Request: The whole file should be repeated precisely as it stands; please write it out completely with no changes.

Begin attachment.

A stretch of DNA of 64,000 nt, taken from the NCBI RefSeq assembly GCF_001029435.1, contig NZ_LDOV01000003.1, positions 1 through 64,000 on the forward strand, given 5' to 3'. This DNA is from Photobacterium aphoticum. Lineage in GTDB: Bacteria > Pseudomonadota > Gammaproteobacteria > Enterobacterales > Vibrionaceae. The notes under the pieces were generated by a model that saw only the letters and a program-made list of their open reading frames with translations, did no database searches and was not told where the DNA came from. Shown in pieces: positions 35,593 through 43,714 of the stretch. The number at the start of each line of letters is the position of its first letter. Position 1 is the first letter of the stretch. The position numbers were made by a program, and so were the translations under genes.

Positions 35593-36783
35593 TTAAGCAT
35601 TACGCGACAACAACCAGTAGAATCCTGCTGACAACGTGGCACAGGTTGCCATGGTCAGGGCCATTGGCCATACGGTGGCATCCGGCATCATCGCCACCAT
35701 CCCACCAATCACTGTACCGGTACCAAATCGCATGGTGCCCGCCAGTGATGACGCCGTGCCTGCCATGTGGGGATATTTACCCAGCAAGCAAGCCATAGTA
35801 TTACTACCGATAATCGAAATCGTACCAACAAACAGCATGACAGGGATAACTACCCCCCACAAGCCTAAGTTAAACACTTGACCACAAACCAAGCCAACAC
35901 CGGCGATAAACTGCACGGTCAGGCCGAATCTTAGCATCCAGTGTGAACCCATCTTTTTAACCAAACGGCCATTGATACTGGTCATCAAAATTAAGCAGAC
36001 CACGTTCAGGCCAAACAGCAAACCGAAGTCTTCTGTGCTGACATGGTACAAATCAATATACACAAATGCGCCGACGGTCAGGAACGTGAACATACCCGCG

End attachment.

A stretch of DNA of 64,000 nt, taken from the NCBI RefSeq assembly GCF_001029435.1, contig NZ_LDOV01000003.1, positions 1 through 64,000 on the forward strand, given 5' to 3'. This DNA is from Photobacterium aphoticum. Lineage in GTDB: Bacteria > Pseudomonadota > Gammaproteobacteria > Enterobacterales > Vibrionaceae. The notes under the pieces were generated by a model that saw only the letters and a program-made list of their open reading frames with translations, did no database searches and was not told where the DNA came from. Shown in pieces: positions 35,593 through 43,714 of the stretch. The number at the start of each line of letters is the position of its first letter. Position 1 is the first letter of the stretch. The position numbers were made by a program, and so were the translations under genes.

Positions 35593-36783
35593 TTAAGCAT
35601 TACGCGACAACAACCAGTAGAATCCTGCTGACAACGTGGCACAGGTTGCCATGGTCAGGGCCATTGGCCATACGGTGGCATCCGGCATCATCGCCACCAT
35701 CCCACCAATCACTGTACCGGTACCAAATCGCATGGTGCCCGCCAGTGATGACGCCGTGCCTGCCATGTGGGGATATTTACCCAGCAAGCAAGCCATAGTA
35801 TTACTACCGATAATCGAAATCGTACCAACAAACAGCATGACAGGGATAACTACCCCCCACAAGCCTAAGTTAAACACTTGACCACAAACCAAGCCAACAC
35901 CGGCGATAAACTGCACGGTCAGGCCGAATCTTAGCATCCAGTGTGAACCCATCTTTTTAACCAAACGGCCATTGATACTGGTCATCAAAATTAAGCAGAC
36001 CACGTTCAGGCCAAACAGCAAACCGAAGTCTTCTGTGCTGACATGGTACAAATCAATATACACAAATGCGCCGACGGTCAGGAACGTGAACATACCCGCG